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On July 15, 2020, International Conference “Russia – India Relations in the Context of Post-Pandemic Global Order” was held. The conference was jointly organized by the Russian International Affairs Council (RIAC) and the Indian Council of World Affairs (ICWA). The joint conference has been held since 2017 alternatively in Moscow and New Delhi.

Andrey Kortunov, RIAC Director General, T.C.A. Raghavan, ICWA Director General and D.B. Venkatesh Varma, Ambassador Extraordinary and Plenipotentiary of India to Russia delivered welcoming remarks.

On July 15, 2020, International Conference “Russia – India Relations in the Context of Post-Pandemic Global Order” was held. The conference was jointly organized by the Russian International Affairs Council (RIAC) and the Indian Council of World Affairs (ICWA). The joint conference has been held since 2017 alternatively in Moscow and New Delhi.

Andrey Kortunov, RIAC Director General, T.C.A. Raghavan, ICWA Director General and D.B. Venkatesh Varma, Ambassador Extraordinary and Plenipotentiary of India to Russia delivered welcoming remarks.

The list of speakers from Russian and Indian sides includes Ivan Timofeev, RIAC Director of Programs, Atul Aneja, Strategic Affairs Editor, the Hindu, Sergey Lunev, Professor, MGIMO University and National Research University Higher School of Economics, Ram Upendra Das, Head, Centre for Regional Trade, Ministry of Commerce & Industy, GOI, Alexey Kupriyanov, Senior Research Fellow, Primakov Institute of World Economy and International Relations of RAS, Vijay Sakhuja, Former Director, National Maritime Foundation, Consultant, ICWA. The discussion was chaired by TCA Raghavan, ICWA Director General.

Participants of the round table discussed general trends in Russian-Indian relations, new challenges and opportunities that two countries face against the background of the pandemic and global crisis, as well as possible scenarios for the development of international economic situation in the Post-COVID-19 world. The pandemic has stimulated the development of information technology in many countries, including Russia and India. This area has been a priority for many years for the two countries. COVID-19 has also encouraged countries around the world to cooperate in the healthcare and pharmaceutical sectors, providing new opportunities to strengthen interstate cooperation. At the same time, the pandemic has worsened a number of problems that, as experts from the Russian side stressed, existed long before the coronacrisis.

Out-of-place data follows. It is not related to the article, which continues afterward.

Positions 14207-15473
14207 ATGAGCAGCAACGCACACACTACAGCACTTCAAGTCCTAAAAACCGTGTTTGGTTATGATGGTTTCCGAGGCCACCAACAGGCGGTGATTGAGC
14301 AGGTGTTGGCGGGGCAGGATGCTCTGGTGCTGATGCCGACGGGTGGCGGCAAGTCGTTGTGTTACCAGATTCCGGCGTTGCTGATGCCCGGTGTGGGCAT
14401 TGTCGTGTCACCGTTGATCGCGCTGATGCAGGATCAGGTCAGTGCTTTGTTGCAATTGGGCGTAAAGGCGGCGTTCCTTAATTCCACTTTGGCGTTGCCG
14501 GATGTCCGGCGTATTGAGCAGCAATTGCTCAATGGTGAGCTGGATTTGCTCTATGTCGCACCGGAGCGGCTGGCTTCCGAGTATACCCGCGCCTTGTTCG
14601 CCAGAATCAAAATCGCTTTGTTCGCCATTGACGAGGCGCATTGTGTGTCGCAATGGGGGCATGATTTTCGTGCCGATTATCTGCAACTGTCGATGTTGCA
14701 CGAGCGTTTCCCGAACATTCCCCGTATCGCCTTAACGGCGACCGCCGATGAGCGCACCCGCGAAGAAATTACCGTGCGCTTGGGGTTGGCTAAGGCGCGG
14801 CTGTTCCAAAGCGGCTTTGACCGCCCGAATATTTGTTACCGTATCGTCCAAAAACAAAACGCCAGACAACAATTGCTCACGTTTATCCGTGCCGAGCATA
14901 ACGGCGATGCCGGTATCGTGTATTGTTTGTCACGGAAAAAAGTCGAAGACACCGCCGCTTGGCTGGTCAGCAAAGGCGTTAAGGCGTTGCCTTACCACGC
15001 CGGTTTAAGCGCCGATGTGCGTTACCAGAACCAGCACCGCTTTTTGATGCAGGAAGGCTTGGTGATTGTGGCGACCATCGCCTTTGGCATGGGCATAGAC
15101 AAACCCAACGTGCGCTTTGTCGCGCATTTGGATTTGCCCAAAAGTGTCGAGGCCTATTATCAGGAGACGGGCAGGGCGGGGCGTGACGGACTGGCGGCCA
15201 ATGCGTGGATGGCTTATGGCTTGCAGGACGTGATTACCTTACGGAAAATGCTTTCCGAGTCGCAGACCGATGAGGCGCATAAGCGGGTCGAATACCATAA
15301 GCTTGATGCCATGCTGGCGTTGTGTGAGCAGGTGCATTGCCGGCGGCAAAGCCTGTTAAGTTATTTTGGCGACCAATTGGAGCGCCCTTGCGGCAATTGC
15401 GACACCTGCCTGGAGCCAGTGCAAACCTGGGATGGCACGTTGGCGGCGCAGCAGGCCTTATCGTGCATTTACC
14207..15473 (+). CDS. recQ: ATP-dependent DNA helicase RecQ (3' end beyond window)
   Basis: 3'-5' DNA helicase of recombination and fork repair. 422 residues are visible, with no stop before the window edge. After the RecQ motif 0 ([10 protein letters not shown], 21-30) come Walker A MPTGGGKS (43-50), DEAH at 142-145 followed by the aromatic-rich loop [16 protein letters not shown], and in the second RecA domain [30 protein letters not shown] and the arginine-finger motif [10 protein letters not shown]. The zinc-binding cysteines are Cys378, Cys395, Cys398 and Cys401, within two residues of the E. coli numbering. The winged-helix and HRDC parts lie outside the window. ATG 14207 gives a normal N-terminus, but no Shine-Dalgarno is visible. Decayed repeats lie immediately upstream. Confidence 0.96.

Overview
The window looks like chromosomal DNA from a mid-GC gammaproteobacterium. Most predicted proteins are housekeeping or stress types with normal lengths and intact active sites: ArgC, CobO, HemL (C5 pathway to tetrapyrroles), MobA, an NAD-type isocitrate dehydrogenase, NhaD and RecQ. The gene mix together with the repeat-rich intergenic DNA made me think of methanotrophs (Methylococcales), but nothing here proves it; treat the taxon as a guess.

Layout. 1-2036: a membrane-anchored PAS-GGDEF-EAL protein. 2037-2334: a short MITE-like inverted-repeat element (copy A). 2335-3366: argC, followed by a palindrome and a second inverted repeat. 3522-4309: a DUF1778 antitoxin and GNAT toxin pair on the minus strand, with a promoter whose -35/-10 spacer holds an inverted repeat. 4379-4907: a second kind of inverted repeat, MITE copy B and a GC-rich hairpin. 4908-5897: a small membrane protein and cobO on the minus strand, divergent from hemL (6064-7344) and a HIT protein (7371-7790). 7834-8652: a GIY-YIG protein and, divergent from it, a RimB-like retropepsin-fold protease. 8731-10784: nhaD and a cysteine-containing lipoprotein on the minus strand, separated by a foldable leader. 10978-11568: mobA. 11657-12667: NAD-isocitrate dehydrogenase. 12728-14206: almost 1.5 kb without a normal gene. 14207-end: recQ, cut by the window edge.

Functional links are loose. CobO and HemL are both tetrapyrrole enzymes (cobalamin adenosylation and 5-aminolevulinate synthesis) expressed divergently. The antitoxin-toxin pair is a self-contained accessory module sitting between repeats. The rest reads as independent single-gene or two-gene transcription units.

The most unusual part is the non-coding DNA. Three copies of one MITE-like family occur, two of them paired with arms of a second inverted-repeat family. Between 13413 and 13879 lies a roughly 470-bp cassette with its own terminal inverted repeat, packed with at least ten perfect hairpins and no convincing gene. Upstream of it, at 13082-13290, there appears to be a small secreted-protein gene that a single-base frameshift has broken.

Experts noted that Russia and India do not have unresolved conflicts and their positions on international issues are close or completely coincide, which provides a reliable basis for bilateral relations. Moscow and New Delhi actively cooperate on international platforms including the SCO, BRICS, Russia-India-China (RIC) mechanism, G20 and the UN.

The Indian side pointed out that the potential of bilateral trade is limited by non-tariff and logistics barriers, which have not been completely eliminated. The participants also included in the list of main problems of bilateral relations the continuing stagnation of trade and economic cooperation. The positive dynamics of interaction in such areas as military-technical, aerospace and nuclear energy has not changed the overall situation. However, joint projects in Asia and Africa, as well as interaction in the field of digital technologies, have sufficient potential to activate economic relations and change the existing negative trend. Countries can jointly create an ecosystem of startups and venture funds for the development of information technologies.

Another important topic of discussion at the round table was non-traditional security challenges. The pandemic has demonstrated problems in the areas of social security, food security and healthcare. The Indian side pointed out that no country in the world has been able to develop a COVID-19 vaccine alone, which proved the importance of cooperation and the strong interdependence of all countries not only in the economic area, but also in security issues.

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  1. In your opinion, what are the US long-term goals for Russia?
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